New microbiome research finds associations between microbes, diet, and metabolic health

Sebastian Krawiec

Sebastian Krawiec is Editor at Nutritional Outlook.

A recent study called the Personalised Responses to Dietary Composition Trial (PREDICT 1) study, is among the largest and most detailed on the microbiome after performing deep metagenomic sequencing of 1,203 gut microbiomes from 1,098 individuals.

A recent study called the Personalised Responses to Dietary Composition Trial (PREDICT 1) study1, is among the largest and most detailed on the microbiome after performing deep metagenomic sequencing of 1,203 gut microbiomes from 1,098 individuals. Subjects also provided researchers detailed long-term diet information, and hundreds of fasting and same-meal postprandial cardiometabolic blood marker measurements.

Researchers were able to find significant associations between microbes and specific nutrients, foods, food groups, and general dietary indices driven by the presence and diversity of healthy and plant-based foods. In addition, microbes in the gut were linked to biomarkers of metabolic disease. For example, a microbiome rich in Prevotella copri and Blastocystis species was associated with maintaining a favorable blood sugar level after a meal while other species were linked to lower post-meal levels of blood fats and markers of inflammation.

“We were surprised to see such large, clear groups of what we informally call ‘good’ and ‘bad’ microbes emerging from our analysis,” said Nicola Segata, PhD, professor and principal investigator of the Computational Metagenomics Lab at the University of Trento, Italy and leader of the microbiome analysis in the study, in a press release. “It is also exciting to see that microbiologists know so little about many of these microbes that they are not even named yet. This is now a big area of focus for us, as we believe they may open new insights in the future into how we could use the gut microbiome as a modifiable target to improve human metabolism and health.”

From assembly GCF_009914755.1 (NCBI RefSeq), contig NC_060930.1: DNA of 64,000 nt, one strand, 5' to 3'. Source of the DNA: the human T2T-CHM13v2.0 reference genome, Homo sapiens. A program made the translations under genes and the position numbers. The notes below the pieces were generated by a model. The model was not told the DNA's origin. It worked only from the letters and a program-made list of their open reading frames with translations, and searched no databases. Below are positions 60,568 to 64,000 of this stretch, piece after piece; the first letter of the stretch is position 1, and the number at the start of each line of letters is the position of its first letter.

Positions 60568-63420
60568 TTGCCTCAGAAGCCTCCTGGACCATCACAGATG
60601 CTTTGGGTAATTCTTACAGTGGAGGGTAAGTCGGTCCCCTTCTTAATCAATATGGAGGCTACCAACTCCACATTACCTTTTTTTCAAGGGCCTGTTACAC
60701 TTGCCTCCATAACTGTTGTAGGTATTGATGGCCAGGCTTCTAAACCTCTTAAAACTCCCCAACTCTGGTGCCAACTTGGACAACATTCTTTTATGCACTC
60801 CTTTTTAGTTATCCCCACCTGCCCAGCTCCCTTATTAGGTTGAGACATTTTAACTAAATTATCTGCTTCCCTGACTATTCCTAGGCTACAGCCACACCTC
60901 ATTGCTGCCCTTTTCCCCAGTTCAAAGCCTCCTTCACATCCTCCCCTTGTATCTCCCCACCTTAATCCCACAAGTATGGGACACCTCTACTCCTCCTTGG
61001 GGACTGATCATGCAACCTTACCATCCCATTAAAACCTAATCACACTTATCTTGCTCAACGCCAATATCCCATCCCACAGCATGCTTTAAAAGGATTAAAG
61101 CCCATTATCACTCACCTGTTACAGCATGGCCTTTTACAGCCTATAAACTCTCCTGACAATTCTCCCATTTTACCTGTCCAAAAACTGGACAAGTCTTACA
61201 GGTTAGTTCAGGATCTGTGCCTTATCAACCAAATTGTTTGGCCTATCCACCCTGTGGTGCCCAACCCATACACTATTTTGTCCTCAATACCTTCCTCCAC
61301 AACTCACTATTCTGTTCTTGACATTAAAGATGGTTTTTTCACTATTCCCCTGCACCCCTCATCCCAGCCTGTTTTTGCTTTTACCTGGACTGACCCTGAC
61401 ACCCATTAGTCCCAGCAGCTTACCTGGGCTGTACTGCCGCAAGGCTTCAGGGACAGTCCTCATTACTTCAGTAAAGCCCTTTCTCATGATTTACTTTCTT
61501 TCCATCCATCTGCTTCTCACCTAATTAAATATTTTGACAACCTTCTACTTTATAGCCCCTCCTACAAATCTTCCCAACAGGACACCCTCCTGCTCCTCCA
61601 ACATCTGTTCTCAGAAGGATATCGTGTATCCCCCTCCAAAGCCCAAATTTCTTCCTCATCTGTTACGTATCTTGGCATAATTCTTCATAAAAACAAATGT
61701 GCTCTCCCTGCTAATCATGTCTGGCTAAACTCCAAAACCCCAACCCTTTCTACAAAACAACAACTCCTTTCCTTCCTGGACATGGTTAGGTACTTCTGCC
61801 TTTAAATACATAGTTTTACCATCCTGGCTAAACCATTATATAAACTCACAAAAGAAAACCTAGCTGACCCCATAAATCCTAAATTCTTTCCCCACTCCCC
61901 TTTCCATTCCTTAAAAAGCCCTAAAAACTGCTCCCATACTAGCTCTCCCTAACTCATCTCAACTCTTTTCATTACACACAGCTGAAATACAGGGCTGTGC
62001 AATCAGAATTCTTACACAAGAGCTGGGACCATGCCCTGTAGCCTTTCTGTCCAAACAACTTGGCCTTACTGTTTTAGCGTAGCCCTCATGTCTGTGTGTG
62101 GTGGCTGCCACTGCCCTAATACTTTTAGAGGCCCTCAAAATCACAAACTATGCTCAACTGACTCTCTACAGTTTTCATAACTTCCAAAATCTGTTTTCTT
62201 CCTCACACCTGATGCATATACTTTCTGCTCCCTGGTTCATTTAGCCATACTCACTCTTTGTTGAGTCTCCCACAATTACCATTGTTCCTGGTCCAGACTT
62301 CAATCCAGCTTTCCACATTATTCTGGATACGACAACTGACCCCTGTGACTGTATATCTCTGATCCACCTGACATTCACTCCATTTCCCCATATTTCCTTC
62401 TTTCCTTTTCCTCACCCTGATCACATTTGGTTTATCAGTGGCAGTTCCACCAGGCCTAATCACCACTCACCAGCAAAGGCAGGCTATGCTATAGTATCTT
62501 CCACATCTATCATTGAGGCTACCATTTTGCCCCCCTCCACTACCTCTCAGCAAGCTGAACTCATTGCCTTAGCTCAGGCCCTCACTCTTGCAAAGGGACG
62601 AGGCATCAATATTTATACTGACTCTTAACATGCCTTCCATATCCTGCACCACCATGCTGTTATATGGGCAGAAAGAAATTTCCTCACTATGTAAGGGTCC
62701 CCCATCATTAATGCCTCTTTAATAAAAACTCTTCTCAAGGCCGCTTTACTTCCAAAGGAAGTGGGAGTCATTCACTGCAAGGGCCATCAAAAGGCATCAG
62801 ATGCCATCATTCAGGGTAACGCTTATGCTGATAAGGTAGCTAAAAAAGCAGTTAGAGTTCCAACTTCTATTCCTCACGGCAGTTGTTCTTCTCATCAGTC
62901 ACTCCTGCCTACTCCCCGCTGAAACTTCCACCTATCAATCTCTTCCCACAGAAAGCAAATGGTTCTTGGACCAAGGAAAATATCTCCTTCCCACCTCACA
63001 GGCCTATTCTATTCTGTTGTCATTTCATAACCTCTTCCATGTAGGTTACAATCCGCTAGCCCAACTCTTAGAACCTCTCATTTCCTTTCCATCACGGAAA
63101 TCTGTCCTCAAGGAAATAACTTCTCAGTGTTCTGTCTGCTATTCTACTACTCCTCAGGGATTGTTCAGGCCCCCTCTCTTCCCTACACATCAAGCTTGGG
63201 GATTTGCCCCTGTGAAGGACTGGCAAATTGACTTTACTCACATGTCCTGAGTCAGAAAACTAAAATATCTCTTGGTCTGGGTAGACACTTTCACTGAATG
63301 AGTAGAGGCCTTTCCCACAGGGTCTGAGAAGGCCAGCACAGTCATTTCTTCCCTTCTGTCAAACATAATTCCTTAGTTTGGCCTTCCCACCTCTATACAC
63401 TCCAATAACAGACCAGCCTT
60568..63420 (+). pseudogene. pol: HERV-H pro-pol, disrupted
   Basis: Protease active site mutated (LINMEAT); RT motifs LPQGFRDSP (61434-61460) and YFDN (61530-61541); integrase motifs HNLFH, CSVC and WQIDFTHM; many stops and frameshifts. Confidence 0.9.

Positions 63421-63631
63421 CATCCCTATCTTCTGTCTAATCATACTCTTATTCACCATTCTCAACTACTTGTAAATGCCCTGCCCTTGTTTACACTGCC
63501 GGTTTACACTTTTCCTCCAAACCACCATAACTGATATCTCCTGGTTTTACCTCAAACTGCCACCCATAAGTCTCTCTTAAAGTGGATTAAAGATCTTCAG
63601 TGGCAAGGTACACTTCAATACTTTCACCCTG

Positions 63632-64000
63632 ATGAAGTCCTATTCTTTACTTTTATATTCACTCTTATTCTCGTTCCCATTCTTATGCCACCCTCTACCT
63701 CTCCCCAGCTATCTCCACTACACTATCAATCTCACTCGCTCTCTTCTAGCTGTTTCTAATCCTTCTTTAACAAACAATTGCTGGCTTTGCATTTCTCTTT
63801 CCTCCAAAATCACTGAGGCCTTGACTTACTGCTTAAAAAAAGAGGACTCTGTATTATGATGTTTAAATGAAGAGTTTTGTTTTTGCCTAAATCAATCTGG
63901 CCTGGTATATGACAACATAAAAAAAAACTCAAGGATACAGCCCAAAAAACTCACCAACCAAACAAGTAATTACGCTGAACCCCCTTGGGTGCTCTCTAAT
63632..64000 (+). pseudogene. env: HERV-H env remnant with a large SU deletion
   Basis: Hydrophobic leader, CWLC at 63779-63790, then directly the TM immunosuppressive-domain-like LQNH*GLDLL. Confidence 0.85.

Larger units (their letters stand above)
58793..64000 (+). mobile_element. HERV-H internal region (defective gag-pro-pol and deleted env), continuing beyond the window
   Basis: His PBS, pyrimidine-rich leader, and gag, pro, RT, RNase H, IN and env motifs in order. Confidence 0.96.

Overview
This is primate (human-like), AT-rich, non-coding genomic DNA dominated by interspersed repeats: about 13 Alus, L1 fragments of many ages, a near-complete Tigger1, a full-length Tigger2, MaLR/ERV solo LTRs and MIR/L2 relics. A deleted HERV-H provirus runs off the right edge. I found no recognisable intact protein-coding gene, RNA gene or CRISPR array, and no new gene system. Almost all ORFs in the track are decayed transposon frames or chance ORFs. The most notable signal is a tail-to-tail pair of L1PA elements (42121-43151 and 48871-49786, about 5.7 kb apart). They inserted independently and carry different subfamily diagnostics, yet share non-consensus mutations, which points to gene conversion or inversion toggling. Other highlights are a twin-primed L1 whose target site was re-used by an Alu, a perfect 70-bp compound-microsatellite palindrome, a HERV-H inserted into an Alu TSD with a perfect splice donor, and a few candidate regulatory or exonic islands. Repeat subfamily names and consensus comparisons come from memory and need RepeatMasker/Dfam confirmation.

“As a nutritional scientist, finding novel microbes that are l inked to specific foods, as well as metabolic health, is exciting,” said the study’s leader of nutritional science Sarah Berry, PhD, senior lecturer at King’s College London. “Given the highly personalized composition of each individuals’ microbiome, our research suggests that we may be able to modify our gut microbiome to optimize our health by choosing the best foods for our unique biology.”

Berry is also a member of ZOE’s scientific advisory board. ZOE is a healthcare science startup that is leading the PREDICT studies. The company was started by Tim Spector, MD, FRCP, FRSB, professor epidemiology at King’s College London, data science leader Jonathan Wolf and entrepreneur George Hadjigeorgiou. PREDICT 2 completed its primary investigations in 2020 with a further 1,000 U.S participants, and PREDICT 3 launched a few months ago.

“Through ZOE, we can now offer an opportunity to discover which of these microbes they have living in their gut,” said Spector. “By using machine learning, we have the ability to share with you our calculations of how your body will respond to any food in real time.”

Reference

  1. Ansicar F et al. “Microbiome connections with host metabolism and habitual diet from 1,098 deeply phenotyped individuals.” Nature Medicine, Published online ahead of print on January 11, 2021